"I think that one of the great things we can learn from the Americans is that there's always an upside and they're not afraid to talk about it," he says.

Professor Rod Brodie, head of the department of marketing at the University of Auckland Business School, says a lot of communication now is through social media.

"Quite often with that it is not the commercially posted information, it is the stories that get the attention in social media," Brodie says.

"People probably in the short term won't want to go to Christchurch as much but that could change because there are still a lot of very positive things about Christchurch."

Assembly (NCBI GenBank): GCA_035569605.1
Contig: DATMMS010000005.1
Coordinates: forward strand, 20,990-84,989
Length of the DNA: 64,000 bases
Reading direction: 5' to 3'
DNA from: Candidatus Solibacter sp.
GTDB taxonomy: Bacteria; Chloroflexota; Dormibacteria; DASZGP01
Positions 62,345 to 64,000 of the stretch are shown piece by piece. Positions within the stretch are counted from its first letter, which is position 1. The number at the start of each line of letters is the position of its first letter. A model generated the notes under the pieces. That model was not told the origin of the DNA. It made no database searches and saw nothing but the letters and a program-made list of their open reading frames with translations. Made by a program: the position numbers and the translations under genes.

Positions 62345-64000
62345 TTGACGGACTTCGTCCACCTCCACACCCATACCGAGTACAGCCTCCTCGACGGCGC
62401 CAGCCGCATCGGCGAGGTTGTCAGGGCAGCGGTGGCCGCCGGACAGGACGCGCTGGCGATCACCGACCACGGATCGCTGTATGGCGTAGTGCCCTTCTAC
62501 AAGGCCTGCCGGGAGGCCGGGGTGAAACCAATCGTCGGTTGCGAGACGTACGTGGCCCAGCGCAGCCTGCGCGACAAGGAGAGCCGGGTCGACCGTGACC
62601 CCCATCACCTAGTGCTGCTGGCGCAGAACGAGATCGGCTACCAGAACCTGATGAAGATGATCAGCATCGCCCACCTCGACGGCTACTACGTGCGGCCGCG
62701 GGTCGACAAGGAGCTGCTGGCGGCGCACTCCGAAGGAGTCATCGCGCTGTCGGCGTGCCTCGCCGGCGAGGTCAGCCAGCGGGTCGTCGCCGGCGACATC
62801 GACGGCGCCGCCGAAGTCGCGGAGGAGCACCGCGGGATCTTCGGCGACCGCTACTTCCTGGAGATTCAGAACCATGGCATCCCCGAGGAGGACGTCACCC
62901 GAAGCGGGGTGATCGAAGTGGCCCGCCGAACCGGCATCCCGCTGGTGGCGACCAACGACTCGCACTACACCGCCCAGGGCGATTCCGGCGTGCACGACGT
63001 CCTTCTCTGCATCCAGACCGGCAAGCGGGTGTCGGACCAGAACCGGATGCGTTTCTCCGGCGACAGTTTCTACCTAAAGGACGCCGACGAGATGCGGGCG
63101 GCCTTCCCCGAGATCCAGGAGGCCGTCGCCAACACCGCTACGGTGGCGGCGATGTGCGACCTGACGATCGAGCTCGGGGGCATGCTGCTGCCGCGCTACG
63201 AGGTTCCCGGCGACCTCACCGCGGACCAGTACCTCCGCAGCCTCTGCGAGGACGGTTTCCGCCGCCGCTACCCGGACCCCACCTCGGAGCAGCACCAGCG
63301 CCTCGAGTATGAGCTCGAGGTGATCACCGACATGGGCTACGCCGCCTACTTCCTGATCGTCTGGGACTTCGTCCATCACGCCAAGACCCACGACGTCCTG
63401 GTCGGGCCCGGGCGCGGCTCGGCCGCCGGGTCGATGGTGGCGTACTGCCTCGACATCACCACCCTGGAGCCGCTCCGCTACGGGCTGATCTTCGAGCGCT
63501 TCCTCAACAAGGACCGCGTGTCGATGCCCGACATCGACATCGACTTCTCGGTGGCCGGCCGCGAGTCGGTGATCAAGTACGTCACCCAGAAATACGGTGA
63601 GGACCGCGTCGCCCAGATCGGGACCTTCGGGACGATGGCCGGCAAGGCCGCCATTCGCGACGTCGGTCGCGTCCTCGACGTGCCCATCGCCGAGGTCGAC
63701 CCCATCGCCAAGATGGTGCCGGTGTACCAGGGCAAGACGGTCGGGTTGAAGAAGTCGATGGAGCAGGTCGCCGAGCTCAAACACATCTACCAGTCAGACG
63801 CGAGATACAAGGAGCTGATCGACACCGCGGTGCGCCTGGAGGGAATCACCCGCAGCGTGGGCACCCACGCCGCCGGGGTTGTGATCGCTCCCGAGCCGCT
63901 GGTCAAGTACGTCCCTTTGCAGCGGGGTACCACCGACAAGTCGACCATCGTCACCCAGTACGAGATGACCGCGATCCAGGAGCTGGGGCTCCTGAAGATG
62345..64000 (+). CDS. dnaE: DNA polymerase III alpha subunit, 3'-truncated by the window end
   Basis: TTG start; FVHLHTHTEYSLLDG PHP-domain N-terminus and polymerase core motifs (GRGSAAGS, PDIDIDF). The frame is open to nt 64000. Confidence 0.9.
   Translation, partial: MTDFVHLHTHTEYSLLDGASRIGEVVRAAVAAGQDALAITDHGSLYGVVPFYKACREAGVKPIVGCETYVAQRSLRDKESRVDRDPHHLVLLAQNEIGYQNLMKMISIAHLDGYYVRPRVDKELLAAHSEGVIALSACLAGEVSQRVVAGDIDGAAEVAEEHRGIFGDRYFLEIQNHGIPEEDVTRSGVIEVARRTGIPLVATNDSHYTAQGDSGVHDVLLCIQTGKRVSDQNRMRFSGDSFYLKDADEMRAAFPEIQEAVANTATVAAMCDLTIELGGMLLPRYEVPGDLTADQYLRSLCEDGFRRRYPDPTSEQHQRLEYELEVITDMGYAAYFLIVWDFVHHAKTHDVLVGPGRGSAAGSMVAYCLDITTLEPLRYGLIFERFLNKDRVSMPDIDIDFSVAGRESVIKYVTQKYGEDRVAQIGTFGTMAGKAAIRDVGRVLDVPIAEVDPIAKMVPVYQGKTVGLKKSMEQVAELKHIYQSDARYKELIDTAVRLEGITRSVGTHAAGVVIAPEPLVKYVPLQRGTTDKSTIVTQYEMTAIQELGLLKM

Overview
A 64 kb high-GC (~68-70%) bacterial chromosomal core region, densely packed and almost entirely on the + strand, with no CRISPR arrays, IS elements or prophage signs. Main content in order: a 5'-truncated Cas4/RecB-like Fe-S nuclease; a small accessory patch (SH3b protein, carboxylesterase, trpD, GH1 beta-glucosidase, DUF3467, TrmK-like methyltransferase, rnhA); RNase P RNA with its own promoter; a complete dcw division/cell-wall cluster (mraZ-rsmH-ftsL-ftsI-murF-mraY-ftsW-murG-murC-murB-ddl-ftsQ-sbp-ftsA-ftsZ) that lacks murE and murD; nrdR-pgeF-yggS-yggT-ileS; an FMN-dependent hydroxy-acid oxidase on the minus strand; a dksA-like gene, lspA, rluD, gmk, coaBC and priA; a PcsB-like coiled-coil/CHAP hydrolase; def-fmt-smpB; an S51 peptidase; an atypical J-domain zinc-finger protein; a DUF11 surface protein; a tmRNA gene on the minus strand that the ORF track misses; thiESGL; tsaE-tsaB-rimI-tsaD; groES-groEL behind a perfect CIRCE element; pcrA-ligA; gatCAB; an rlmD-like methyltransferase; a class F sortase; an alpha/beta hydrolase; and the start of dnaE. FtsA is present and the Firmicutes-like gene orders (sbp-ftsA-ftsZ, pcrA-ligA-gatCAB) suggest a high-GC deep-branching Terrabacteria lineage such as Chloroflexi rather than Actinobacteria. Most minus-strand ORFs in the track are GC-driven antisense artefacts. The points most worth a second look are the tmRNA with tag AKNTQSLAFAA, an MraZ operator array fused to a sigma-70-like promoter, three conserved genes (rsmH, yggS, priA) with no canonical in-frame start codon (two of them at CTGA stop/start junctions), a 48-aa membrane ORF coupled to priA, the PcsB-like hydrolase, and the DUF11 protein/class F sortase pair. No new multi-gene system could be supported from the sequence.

Some colleagues overseas had commented to Brodie on the resilience of the community as well as the tragedy.

"There is a positive side to it as well as a negative side," he says.

While Christchurch's important tourism industry would suffer in the short term, the stories of the city's determination to recover from the trauma of the past six months could one day be woven into its heritage to make tourism even stronger, Brodie says.

"Human drama is a very powerful and rich way to tell stories, and we have seen earthquake-stricken cities like San Francisco and Kobe recover and flourish after terrible tragedies."

The Rugby World Cup was a golden opportunity.

"Wouldn't it be wonderful if Christchurch was resilient enough and there were enough initiatives so the whole world cup programme wasn't disrupted.

"Even though things have been absolutely disastrous, people are resilient in coming back and the rebirth will take place."

- NZ Herald